As soon as the top inch of soil is completely dry, you should give them a drink to wet the soil, but you should never let it get soaked. Adding mulch around the plants’ bases is an excellent approach to help manage it and has a number of other benefits as well. A moisture gauge is another helpful instrument that may assist you in getting it to the ideal level.

At various stages of their development, onions have a range of temperatures that they like to be kept at. The temperature range of 40–70 degrees Fahrenheit is optimal for the establishment of young starts. They need warmth to initiate the process of bulb production. Temperatures of 75 degrees Fahrenheit or above are preferable.

9. Onion Set vs Onion Seed

Onion sets vs seeds (photos comparing the two)

When it comes to producing onions, you may find that you are presented with the option of either growing the onions from seed or growing them from sets. It’s recommended to plant onion sets rather than begin growing onions from seeds because sets get established more rapidly and need less effort to sow.

Onion sets are juvenile onions that will develop into full-sized onions after around 14 weeks. They are more likely to thrive than either transplants or seeds that were planted directly in the ground since they are more resistant to light freezing. The onion sets, which are offered at gardening shops and have the appearance of miniature bulbs, will, after they have fully matured, evolve into full-sized bulbs. 

Pick onion sets that have bulbs with a diameter of about 3/4 of an inch; bigger bulbs tend to grow necks that are too stiff to go to seed. Growing onions from seed may also be required in geographical areas with lower average temperatures. Because the soil temperature must be at least 50 degrees Fahrenheit for onion seeds to sprout, the seeds should be sown inside around six weeks before they are transplanted into the garden.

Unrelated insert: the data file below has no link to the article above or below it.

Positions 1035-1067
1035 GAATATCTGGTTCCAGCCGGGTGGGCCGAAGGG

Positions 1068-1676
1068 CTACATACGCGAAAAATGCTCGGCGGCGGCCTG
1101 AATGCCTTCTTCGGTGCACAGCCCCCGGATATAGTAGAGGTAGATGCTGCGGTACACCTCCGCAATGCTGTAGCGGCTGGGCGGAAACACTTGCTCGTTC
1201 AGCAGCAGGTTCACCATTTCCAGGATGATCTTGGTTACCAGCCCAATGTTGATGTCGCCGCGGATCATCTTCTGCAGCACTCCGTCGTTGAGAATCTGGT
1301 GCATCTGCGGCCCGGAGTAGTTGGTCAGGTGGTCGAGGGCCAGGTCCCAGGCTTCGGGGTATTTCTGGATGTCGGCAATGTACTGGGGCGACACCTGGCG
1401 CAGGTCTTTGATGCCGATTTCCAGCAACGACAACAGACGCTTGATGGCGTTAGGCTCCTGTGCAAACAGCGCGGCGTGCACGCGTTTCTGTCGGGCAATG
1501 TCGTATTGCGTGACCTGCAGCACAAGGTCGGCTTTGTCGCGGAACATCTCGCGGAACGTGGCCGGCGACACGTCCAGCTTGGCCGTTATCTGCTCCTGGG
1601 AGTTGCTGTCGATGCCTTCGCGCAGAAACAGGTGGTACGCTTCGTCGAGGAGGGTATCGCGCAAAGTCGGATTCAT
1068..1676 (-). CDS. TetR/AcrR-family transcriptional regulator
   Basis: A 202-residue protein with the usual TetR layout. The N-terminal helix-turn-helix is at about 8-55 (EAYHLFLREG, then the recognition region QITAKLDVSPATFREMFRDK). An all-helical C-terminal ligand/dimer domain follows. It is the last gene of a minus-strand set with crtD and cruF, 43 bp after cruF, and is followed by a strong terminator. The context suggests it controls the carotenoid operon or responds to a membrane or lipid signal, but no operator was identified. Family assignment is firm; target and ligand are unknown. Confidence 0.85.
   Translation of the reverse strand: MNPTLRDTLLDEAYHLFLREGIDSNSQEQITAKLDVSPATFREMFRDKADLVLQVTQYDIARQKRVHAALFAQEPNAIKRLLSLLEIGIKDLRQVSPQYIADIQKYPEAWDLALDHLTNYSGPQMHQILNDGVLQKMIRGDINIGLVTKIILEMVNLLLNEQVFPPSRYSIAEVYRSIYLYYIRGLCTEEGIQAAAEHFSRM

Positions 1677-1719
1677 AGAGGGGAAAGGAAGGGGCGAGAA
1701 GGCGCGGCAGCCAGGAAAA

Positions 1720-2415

If you are planting onion seeds, first plant them indoors about six weeks before you can transplant them to the ground, that is after the soil has reached a temperature of at least 50 degrees Fahrenheit).

The amount of time it takes for onions to mature from the time they are planted to the time they are harvested varies depending on how the onions were started. The longest time required is for seeds, which may range from three to five months. It might take between two and three months to grow onions from sets. 

10. Ensure Your Onions Get a Steady Nutrient Supply

healthy onions growing

Because onion plants are such heavy eaters, they must have a steady supply of nutrients to develop large bulbs. Put nitrogen fertilizer on the soil when you start planting. Before planting, a lot of people who grow organically would put an inch or two of compost at the bottom of every row. You may also create a trench in the ground that is about 1 foot long, 2 inches deep, plus 3 inches in width, and thereafter backfill the trench with around 1 foot of compost.

Put onion sets in the ground at intervals of two to six inches, pushing them lightly into the soft soil to a depth of not over one inch. If you wish to harvest juvenile onions to use as scallions, you should use the tighter interval. Furthermore, you should plant the transplants at a distance of 4 to 5 inches apart, then leave 12 to 18 inches between rows. Place the bulbs so that the pointy end is facing upward. 

Remember, you shouldn’t bury them any deeper than one inch below the surface of the earth. It is essential not to plant onions overly deeply, since this might have a negative impact on the growth of the bulbs. Straw should be used as mulch in between the rows to help prevent moisture loss as well as weed growth.

At the time of planting, mix slow-release granules or worm castings into the soil to provide your onions with a well-balanced organic fertilizer. This will give your onions a good head start. After that, give the soil a weekly dose of fish emulsion or compost tea, and finish it off with a monthly dose of granules.